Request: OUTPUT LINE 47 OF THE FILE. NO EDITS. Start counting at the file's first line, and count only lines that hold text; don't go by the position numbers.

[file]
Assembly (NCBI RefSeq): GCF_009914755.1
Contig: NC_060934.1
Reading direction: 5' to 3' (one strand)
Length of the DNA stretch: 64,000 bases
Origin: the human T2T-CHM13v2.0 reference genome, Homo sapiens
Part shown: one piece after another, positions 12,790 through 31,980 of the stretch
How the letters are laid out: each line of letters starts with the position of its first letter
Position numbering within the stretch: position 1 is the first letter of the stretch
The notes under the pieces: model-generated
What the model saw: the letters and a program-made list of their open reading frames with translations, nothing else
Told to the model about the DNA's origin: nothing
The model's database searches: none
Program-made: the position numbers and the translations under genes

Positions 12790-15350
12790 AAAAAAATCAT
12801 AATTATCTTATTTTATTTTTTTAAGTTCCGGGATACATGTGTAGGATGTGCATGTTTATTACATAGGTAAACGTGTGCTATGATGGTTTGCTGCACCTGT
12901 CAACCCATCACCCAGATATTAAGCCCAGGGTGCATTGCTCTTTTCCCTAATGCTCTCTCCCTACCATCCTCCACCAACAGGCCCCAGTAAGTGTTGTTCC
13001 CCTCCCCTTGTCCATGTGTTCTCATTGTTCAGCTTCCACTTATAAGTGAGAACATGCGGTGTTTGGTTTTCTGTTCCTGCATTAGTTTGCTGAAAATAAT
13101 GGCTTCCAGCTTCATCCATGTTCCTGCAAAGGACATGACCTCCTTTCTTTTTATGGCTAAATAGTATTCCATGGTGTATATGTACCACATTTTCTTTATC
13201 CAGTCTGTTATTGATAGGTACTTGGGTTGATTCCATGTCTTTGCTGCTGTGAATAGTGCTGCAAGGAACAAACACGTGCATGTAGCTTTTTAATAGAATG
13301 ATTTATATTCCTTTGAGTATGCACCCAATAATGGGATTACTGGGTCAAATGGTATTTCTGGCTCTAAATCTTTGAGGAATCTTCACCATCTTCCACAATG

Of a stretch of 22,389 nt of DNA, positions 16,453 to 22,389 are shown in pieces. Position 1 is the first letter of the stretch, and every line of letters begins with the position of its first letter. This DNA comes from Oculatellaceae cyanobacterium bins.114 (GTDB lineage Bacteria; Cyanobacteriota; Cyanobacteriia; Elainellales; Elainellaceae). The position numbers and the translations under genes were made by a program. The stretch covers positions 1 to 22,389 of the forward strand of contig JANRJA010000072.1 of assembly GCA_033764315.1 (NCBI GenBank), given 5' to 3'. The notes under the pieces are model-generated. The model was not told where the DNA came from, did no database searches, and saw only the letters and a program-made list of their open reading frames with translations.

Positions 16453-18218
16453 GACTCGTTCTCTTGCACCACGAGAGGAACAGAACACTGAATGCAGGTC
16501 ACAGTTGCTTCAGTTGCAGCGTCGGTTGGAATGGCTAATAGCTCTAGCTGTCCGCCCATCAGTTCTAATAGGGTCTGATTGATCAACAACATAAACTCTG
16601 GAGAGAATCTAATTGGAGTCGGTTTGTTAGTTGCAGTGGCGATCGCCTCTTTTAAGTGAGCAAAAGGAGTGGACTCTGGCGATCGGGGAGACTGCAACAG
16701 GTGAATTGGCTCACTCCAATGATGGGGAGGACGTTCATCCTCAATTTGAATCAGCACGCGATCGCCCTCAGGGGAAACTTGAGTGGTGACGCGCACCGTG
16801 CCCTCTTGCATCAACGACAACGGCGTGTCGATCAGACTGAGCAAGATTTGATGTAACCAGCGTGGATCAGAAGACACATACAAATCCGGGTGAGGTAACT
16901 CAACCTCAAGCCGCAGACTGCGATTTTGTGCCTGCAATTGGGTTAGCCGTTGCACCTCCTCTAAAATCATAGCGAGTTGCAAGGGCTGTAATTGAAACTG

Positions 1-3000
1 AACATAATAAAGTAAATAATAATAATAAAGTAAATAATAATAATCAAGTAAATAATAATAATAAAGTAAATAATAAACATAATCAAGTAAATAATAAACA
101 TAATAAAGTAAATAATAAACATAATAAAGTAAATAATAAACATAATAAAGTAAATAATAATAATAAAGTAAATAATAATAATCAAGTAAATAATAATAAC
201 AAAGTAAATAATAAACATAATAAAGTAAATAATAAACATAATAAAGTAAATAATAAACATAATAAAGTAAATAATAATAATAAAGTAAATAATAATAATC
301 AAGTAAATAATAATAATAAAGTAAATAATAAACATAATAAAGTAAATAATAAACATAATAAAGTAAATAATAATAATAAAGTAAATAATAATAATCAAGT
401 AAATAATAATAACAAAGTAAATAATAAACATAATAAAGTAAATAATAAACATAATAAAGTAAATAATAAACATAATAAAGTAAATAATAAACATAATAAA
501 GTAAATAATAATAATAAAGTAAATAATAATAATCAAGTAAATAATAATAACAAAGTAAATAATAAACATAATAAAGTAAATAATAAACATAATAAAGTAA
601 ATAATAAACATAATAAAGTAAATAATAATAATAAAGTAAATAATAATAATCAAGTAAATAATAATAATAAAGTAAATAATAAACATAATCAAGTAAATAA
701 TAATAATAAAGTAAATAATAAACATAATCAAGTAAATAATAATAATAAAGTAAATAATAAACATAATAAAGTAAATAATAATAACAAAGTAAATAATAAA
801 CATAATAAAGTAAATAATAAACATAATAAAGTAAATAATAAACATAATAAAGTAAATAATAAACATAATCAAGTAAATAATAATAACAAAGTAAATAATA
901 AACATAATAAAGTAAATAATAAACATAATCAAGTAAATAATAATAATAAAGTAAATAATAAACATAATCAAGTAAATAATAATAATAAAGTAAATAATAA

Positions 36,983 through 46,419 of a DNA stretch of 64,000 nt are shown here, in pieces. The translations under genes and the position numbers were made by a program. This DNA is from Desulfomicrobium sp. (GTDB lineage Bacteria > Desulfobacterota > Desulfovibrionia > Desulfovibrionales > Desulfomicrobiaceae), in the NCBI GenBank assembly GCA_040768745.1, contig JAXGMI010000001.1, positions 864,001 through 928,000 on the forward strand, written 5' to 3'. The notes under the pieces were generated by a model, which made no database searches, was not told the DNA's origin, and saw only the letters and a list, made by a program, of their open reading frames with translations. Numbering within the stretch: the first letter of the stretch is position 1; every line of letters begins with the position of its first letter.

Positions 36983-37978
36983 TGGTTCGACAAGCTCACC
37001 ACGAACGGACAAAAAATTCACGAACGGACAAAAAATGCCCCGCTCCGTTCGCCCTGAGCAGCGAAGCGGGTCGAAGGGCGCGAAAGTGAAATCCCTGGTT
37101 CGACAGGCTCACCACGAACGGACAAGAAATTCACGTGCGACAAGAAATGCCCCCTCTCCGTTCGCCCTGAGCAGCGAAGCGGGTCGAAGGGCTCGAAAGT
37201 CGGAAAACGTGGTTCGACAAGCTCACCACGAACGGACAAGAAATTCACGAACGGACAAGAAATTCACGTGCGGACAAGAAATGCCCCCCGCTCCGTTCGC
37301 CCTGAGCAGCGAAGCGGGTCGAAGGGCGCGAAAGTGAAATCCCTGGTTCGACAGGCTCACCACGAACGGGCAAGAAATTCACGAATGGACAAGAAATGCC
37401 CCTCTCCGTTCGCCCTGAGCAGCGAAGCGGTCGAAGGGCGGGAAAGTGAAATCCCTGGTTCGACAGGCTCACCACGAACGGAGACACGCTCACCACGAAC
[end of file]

37301 CCTGAGCAGCGAAGCGGGTCGAAGGGCGCGAAAGTGAAATCCCTGGTTCGACAGGCTCACCACGAACGGGCAAGAAATTCACGAATGGACAAGAAATGCC